Archive for category Tamil Nadu
The sandals (paduka) which adorn the Lord, which help in the attainment of all that is good and auspicious, which give knowledge, which cause the desire (of having the Lord as one’s own), which remove all that is hostile, which have attained the Lord, which are used for going and coming from one place to another, by which all places of the world can be reached, these sandals are for Lord Vishnu.
This incredible verse which uses just one vowel (a) and one consonant (ya)- infused with imagery, love, devotion and poetic sense- is taken from the Paduka Sahasram, an epic poem of 1008 verses praising the footwear of Lord Ranganatha of Srirangam. Verses like the above are created only with beautiful Sanskrit as a powerful tool, with a thorough knowledge and understanding of the real truth, and with a poetic mind that is also devoted to the supreme. And, definitely, despite being an expert in Sanskrit, only incarnations of the divine are capable of producing such striking work of word-play. Of course, the paduka sahasram was written by the unparalleled mulitilingual poet and VisisthAdvaita philosopher – Sri Vedanta Desika. Read the rest of this entry »
Music is an integral part of an Indian’s life. Classical music indeed brings peace and harmony to the soul. Musical renditions have the power to lift man from depression into ecstasy, especially when sung with a devotional note. In an earlier post on Hindustani music, we had seen the contribution of the legendary Pandit Bhatkhande in helping to sustain the survival of Hindustani classical music. Hindustani music is to northern India what Karnataka Sangeetam (Carnatic Music) is to South India. Like the former, Carnatic music is also highly systematized. In fact, classical Carnatic music is one of the world’s oldest and richest musical traditions. In the modern era, three musicians had seminal influence on the evolution and popularization of Carnatic music – Saint Tyagaraja, Muthuswamy Dikshitar and Shyama Shastri. They were the Trinity of Carnatic music. They were each prolific composers with unique styles and were contemporaries who lived during the period between 1760 and 1850 in the Kaveri delta of Tamil Nadu. Even today songs written by them constitute an integral part of Carnatic music concerts. This post will narrate short anecdotes from each of this trinity’s life. Read the rest of this entry »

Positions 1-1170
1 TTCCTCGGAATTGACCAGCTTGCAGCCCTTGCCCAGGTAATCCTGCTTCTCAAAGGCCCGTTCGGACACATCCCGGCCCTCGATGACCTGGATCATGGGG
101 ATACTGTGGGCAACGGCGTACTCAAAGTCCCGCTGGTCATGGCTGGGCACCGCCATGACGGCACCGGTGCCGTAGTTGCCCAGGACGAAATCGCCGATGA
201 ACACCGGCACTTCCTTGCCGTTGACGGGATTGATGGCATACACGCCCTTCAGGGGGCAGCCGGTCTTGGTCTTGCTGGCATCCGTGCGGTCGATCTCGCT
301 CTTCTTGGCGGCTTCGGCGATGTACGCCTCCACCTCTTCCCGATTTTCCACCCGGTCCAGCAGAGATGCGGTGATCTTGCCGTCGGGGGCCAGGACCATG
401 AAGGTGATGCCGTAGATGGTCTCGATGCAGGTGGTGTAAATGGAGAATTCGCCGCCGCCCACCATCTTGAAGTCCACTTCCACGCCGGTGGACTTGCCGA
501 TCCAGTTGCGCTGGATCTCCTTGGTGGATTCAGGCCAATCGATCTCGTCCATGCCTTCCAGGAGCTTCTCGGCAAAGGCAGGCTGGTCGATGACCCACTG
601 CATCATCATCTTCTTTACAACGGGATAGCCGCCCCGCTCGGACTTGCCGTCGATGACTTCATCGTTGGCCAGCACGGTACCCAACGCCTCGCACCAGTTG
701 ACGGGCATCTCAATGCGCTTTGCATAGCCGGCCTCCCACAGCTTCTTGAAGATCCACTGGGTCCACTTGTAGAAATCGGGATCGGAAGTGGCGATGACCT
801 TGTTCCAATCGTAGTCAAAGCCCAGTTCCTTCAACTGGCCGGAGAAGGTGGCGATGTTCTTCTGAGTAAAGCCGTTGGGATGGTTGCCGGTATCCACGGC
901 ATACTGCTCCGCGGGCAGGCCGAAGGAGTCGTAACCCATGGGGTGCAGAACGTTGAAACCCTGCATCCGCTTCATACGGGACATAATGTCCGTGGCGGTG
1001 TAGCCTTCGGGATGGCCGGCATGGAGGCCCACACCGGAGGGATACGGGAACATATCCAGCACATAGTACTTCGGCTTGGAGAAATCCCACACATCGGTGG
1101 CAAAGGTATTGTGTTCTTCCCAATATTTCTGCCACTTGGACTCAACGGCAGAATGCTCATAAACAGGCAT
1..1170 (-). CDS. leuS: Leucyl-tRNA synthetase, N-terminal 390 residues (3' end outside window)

Millenia ago, a succession of devotee-poets took birth in the Tamizh country. They celebrated the glories of the Lord through mellifluous poetry. The Vaishnava poets amongst them are called alvaars, literally meaning those who are immersed in God. There were twelve Aalvaars in total, and today we recount the story of Aadaal – the only female mystic finding place in this list.
Most of us who have learnt Tamil/speak Tamil have heard of SilappadhigAram. If that does not ring a bell, then surely seeing Kannagi’s statue on the Marina Beach would. The story of Kannagi continues our grand narrative of dharma as it is interpreted across centuries of different lands of BhArat varSha. Its outward manifestations might change – The PanTHa(s) (path, sect) might be different, the language employed may be varied – but the inner core symbolizing eternal dharma remains constant.
I start this blog with a very sweet story from the life of the great sage Patanjali.
There was a sage who went to the banks of a river everyday to perform his daily prayers. One day, as usual this sage was praying in the river, and he took some water in his cupped hands and then closed his eyes. After the prayer, when he opened his eyes, the sage was terrified by the sight of a snake in the water in his palms. He trembled and fearfully asked “Kor BhavAn ?” (He would have said “Ko Bhavaan” – meaning Who are you?)